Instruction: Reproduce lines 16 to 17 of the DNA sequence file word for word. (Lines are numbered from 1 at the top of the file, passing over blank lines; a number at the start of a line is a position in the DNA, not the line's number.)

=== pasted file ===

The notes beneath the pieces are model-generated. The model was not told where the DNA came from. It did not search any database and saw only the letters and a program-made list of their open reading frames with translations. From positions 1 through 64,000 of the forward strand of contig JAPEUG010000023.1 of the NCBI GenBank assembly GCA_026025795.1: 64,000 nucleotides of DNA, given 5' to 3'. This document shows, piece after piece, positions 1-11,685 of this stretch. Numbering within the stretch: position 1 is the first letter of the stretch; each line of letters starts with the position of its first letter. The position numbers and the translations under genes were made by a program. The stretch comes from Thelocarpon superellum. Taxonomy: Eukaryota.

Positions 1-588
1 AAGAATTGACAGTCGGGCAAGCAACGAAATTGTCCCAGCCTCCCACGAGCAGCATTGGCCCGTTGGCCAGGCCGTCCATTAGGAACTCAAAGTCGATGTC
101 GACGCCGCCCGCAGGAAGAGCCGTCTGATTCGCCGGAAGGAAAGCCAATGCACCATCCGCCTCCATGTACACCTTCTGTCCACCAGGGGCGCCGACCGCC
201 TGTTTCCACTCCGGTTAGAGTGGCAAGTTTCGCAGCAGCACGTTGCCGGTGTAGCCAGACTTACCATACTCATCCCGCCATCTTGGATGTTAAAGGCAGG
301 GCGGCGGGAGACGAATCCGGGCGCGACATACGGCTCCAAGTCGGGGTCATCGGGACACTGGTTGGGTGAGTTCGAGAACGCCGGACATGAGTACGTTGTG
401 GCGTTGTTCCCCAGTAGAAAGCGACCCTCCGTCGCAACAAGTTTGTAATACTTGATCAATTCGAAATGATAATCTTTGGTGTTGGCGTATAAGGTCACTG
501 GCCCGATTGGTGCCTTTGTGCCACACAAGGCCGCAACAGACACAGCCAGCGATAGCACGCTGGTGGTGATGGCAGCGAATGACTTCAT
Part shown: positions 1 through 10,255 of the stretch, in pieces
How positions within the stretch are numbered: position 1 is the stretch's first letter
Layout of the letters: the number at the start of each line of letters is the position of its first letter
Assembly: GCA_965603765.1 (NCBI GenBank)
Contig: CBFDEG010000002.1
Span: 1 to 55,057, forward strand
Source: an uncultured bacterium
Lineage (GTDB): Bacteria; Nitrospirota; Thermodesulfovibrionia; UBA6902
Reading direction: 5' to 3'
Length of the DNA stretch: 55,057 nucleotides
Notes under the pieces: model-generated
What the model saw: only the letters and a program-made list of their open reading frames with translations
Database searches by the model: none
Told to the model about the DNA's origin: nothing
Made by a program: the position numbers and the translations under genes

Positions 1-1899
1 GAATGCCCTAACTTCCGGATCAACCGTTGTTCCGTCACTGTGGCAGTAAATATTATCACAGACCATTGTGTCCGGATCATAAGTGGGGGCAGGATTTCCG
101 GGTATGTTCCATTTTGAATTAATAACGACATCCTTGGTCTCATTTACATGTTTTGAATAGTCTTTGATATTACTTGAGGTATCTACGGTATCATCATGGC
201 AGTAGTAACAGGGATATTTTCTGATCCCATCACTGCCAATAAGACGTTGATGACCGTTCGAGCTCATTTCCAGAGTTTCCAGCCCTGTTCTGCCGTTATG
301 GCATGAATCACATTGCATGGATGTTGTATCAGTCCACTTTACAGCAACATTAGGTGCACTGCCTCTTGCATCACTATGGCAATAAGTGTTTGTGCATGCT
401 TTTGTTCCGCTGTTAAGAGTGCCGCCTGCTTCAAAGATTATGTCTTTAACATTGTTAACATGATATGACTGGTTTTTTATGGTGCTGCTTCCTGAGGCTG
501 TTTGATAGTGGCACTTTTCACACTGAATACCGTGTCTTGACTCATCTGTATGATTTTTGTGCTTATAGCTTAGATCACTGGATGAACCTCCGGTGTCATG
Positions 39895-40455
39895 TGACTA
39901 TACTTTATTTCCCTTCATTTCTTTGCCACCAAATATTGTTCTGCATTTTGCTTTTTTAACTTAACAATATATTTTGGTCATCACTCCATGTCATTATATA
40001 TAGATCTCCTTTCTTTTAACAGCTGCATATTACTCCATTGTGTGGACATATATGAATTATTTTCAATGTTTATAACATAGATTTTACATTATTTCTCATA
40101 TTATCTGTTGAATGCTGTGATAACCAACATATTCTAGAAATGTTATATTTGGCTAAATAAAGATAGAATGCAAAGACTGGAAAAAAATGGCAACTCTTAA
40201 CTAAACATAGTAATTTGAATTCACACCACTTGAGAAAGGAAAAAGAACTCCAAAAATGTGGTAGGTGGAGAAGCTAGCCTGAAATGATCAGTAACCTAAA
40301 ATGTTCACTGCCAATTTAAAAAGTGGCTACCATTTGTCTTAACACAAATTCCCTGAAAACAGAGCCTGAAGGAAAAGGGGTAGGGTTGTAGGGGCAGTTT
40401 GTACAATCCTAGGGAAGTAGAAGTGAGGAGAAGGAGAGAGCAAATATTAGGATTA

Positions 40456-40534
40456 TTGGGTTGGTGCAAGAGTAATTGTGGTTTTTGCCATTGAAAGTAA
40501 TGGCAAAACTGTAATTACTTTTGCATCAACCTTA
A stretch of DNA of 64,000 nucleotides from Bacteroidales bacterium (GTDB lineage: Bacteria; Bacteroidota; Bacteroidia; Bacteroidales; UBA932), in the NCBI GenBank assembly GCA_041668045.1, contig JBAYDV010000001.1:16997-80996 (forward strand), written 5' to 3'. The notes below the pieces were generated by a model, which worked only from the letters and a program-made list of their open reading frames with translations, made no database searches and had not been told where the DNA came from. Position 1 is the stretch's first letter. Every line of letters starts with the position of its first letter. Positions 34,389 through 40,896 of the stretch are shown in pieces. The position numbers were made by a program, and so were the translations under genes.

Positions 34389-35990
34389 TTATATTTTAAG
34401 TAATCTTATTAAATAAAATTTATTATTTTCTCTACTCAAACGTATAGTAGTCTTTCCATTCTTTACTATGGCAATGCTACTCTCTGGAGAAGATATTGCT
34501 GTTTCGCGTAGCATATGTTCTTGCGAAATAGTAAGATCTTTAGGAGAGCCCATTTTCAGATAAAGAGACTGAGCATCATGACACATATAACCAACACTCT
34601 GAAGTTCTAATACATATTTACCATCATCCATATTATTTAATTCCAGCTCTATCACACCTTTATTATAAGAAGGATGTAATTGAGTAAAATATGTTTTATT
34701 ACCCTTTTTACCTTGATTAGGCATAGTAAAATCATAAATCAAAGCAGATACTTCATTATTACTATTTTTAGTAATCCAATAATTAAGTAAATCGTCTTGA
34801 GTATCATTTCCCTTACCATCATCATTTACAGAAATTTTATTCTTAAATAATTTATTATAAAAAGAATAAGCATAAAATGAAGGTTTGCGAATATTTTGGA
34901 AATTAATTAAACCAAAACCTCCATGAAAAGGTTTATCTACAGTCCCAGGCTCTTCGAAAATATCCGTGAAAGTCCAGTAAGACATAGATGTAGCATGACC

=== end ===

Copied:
Lineage (GTDB): Bacteria; Nitrospirota; Thermodesulfovibrionia; UBA6902
Reading direction: 5' to 3'